Articles Posted in Wrongful Termination

A recent national journalistic piece counselled employers about firing employees.  Many employers need the advice.  Employers can be ruthless when they decide they want to remove an employee – regardless of the employee’s tenure or devotion to the firm.

The journalist’s coaching was not directed towards the subject of fairness towards the employees.  Rather, the theme was concerned protection employers from former employee lawsuits.

The first employer protection issue, naturally, focused on the “at-will” employment doctrine.  People believe that “at-will” employment is the standard across the nation.  Most employees probably are “at-will.”  It means they may be terminated for any reason or terminated or no reason.

Many people have experienced their employer’s abuse.  The abuse may take the form of verbal humiliations and disgrace, demotion, dismissal from employment and replacement by a younger, less experienced and less costly employee or coercion to work for reduce or no compensation or benefits.

Employers justify their antics by citing weak demand in an anemic economy.  Oddly, most people fail to protest or fight back.  After all, the employer has the leverage in the employment relationship.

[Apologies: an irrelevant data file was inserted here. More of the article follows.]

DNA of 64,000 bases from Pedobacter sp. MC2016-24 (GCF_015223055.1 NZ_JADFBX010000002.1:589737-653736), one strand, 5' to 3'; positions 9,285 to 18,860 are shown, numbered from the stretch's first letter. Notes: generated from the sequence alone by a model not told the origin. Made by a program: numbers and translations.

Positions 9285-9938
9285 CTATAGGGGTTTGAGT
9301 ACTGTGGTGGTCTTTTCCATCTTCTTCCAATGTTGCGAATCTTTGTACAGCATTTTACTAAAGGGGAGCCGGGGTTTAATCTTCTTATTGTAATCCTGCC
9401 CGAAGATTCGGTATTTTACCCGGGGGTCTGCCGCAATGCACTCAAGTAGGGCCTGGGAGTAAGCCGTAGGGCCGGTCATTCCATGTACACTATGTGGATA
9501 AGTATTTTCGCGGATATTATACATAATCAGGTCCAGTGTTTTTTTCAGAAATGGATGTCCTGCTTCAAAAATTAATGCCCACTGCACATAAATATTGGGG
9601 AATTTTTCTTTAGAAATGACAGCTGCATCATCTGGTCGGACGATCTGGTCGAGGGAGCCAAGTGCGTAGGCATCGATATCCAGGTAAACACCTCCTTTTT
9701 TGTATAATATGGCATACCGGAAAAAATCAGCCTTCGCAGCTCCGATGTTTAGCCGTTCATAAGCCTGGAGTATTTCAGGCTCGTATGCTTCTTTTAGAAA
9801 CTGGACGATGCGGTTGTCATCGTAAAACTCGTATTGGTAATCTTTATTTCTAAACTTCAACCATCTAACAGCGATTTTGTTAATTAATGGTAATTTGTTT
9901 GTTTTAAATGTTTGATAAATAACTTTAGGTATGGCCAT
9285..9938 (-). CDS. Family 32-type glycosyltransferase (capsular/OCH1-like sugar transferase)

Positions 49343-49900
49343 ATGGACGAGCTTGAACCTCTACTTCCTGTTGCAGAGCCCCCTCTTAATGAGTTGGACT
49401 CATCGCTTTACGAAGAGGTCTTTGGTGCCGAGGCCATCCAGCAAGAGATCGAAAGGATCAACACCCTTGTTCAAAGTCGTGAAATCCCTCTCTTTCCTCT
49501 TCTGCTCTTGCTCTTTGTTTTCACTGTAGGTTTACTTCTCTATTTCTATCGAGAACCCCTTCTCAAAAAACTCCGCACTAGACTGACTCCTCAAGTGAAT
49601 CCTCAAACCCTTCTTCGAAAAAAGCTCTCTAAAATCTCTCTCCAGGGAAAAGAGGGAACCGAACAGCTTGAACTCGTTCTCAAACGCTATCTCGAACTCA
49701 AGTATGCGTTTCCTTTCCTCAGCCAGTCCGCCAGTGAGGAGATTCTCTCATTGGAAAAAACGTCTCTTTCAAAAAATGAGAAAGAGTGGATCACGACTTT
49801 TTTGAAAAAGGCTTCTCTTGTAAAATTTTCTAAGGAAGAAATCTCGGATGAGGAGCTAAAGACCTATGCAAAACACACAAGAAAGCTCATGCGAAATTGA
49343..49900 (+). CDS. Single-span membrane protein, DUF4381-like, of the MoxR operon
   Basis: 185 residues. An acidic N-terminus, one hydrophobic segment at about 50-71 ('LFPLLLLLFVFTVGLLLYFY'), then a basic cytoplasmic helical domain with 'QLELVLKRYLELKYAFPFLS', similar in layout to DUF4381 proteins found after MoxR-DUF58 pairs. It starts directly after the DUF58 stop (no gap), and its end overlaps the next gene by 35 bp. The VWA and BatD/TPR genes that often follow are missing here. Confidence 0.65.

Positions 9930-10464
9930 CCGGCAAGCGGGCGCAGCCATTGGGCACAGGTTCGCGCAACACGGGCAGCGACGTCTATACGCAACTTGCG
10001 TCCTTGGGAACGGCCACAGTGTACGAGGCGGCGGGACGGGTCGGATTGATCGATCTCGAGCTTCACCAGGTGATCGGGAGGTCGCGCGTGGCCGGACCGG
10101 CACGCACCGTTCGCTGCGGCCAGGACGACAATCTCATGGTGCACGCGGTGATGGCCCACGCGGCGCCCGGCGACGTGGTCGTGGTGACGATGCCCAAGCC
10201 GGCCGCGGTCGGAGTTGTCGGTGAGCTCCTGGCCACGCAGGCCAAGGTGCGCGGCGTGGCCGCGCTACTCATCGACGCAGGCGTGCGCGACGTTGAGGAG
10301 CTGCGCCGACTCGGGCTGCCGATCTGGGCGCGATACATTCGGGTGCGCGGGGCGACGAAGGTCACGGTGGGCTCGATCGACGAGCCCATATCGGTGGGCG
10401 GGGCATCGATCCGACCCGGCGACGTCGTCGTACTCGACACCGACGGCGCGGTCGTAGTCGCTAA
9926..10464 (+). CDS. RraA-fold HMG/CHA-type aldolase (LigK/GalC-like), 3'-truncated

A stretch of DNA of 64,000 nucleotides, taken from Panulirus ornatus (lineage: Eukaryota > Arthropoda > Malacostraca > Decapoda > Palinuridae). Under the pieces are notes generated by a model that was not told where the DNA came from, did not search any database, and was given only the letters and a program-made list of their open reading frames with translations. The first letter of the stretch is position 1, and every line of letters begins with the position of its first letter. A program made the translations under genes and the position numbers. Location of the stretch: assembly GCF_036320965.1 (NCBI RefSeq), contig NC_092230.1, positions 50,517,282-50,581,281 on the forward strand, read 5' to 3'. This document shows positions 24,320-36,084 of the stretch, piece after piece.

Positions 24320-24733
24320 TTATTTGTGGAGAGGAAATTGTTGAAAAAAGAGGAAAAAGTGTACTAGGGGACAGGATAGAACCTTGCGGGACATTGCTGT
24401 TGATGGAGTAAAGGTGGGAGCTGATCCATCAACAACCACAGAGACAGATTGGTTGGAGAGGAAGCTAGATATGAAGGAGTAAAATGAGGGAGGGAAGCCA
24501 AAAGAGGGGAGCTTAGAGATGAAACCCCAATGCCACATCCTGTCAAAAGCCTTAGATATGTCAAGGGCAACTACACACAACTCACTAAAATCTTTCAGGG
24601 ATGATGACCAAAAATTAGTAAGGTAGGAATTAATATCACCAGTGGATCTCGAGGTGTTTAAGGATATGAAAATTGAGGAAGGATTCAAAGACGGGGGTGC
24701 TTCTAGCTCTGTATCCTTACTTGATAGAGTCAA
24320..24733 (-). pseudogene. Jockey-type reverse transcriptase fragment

In many employment relationships the employer hires an employee as an “at-will” employee who could be fired or demoted for any reason or no reason.  At the same time, the employers often induce prospective employees by providing them with a handbook delineating fairness procedures including progressive discipline with warnings and evaluations to keep the employee posted on his or her status.

Money damages for “whistleblowers” have become more common in recent years, in part because the Obama administration has emphasized prosecution of company and hospital officials who benefitted from their false claims for federal payments or reimbursements.

Private whistleblowers have also received monetary awards for exposing wrongful or illegal activities of their corporate employers. In the federal realm, the “False Claims Act” prohibits contractors from seeking payments or reimbursements for goods or services delivered to the government.  The law was enacted during the Lincoln administration in order to penalize companies seeking reimbursement or payments for military goods for the U. S. effort in the Civil War.   Continue reading →